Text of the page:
Welcome to Madrid
The Royal Observatory of Madrid was commissioned by Charles III at the suggestion of Jorge Juan. The construction of the main building, designed by Juan de Villanueva, began in 1790 on a small hill situated beside the present day Retiro Park. At the same time the astronomer W. Herschel was commissioned to build a 60 cm diameter reflecting telescope.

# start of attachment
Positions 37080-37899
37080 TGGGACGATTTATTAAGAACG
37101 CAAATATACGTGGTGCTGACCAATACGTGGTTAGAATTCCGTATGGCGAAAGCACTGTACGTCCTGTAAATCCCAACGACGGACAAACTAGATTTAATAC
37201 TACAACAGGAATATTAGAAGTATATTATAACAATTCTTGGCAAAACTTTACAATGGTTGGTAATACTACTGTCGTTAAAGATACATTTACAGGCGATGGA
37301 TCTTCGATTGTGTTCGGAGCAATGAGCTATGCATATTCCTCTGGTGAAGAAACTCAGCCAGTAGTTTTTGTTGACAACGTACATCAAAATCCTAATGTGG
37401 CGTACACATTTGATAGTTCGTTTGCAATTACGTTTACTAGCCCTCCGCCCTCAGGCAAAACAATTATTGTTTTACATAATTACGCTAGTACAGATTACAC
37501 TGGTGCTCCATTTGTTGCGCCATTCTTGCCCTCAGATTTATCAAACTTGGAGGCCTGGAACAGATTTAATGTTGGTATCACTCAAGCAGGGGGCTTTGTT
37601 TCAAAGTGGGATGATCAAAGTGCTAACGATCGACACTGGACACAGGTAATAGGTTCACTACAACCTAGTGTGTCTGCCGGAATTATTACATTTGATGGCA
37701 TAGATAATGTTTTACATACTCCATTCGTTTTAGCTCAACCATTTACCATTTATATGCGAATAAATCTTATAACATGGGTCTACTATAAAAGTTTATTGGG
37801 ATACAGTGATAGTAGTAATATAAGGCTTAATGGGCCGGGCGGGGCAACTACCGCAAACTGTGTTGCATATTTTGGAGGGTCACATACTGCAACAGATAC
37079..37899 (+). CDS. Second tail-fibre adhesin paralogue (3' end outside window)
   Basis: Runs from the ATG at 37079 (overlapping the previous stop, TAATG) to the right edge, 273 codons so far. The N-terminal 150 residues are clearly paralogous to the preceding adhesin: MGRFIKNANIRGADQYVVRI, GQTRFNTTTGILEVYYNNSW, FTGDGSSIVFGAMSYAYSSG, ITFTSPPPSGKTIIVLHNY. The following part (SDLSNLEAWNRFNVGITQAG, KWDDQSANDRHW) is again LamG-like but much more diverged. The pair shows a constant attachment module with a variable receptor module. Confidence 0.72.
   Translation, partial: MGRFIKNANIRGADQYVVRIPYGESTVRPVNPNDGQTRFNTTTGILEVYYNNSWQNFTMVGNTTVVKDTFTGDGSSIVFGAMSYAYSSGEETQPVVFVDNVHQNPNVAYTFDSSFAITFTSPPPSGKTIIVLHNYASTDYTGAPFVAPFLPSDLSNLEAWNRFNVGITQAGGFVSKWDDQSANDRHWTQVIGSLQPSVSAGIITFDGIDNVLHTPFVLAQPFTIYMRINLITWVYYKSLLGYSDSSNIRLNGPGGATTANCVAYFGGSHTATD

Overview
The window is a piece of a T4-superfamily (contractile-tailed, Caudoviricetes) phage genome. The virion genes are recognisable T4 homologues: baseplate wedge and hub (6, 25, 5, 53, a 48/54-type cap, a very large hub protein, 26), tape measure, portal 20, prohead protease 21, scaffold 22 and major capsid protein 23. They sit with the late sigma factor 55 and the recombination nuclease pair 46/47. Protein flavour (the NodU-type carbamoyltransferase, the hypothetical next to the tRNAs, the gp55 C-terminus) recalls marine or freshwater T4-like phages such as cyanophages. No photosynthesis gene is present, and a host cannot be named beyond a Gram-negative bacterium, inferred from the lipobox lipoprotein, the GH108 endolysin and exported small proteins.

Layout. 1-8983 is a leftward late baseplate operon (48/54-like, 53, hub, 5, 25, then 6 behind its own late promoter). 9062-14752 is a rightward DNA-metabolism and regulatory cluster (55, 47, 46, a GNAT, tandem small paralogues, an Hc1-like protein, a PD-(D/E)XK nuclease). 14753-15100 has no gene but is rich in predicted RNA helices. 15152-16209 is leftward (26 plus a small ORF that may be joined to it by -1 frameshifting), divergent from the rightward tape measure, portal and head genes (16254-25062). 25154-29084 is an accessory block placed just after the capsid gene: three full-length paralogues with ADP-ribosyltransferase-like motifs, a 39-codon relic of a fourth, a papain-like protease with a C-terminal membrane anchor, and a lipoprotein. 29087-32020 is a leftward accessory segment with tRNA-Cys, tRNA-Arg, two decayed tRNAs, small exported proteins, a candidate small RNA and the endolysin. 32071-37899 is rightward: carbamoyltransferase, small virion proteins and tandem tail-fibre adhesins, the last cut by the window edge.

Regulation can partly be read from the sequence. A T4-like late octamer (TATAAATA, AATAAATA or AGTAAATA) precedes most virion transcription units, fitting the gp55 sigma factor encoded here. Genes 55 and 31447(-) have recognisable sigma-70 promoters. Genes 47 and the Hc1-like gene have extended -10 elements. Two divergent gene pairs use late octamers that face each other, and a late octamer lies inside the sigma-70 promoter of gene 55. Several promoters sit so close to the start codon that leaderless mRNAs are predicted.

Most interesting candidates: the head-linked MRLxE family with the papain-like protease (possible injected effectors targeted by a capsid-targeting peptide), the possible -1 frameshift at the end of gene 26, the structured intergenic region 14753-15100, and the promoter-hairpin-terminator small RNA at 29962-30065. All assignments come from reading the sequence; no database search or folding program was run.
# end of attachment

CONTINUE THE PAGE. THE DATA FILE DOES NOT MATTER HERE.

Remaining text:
The Villanueva building accommodates most of the Observatory’s library, containing numerous antique books. It also houses a collection of old instruments and a small instrument room that is open to the public. The instruments include a meridian circle, a collection of precision clocks and a bronze mirror polished by W. Herschel. A Foucalt’s pendulum in the central rotunda displays the daily rotation of the earth. The building, crowned by a large equatorial telescope by Grubb (1912) also encloses the former living quarters of the astronomers. Another building, known as the Sun due to it being crowned by two domes, containing two Grubb telescopes and primarily used for observing the sun, today houses a multifunction room used for work meetings, courses and seminars.